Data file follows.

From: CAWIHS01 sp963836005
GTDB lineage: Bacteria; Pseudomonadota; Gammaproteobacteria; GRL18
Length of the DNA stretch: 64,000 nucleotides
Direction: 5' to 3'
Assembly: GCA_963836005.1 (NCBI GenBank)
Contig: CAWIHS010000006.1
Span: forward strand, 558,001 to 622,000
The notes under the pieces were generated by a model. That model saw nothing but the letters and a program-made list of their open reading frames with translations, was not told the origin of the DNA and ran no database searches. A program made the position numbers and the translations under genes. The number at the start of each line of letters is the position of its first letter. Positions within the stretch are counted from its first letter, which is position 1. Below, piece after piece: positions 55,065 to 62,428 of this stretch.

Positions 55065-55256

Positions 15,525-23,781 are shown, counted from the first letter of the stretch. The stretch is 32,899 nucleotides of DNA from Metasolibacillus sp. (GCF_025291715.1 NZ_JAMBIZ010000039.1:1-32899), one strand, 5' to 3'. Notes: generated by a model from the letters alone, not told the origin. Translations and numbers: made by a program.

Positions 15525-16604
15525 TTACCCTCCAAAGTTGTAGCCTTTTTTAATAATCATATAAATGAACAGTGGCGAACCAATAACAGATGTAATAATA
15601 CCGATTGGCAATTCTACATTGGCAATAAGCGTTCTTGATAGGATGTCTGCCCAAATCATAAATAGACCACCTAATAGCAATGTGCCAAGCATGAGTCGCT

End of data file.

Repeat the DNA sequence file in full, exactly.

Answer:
From: CAWIHS01 sp963836005
GTDB lineage: Bacteria; Pseudomonadota; Gammaproteobacteria; GRL18
Length of the DNA stretch: 64,000 nucleotides
Direction: 5' to 3'
Assembly: GCA_963836005.1 (NCBI GenBank)
Contig: CAWIHS010000006.1
Span: forward strand, 558,001 to 622,000
The notes under the pieces were generated by a model. That model saw nothing but the letters and a program-made list of their open reading frames with translations, was not told the origin of the DNA and ran no database searches. A program made the position numbers and the translations under genes. The number at the start of each line of letters is the position of its first letter. Positions within the stretch are counted from its first letter, which is position 1. Below, piece after piece: positions 55,065 to 62,428 of this stretch.

Positions 55065-55256

Positions 15,525-23,781 are shown, counted from the first letter of the stretch. The stretch is 32,899 nucleotides of DNA from Metasolibacillus sp. (GCF_025291715.1 NZ_JAMBIZ010000039.1:1-32899), one strand, 5' to 3'. Notes: generated by a model from the letters alone, not told the origin. Translations and numbers: made by a program.

Positions 15525-16604
15525 TTACCCTCCAAAGTTGTAGCCTTTTTTAATAATCATATAAATGAACAGTGGCGAACCAATAACAGATGTAATAATA
15601 CCGATTGGCAATTCTACATTGGCAATAAGCGTTCTTGATAGGATGTCTGCCCAAATCATAAATAGACCACCTAATAGCAATGTGCCAAGCATGAGTCGCT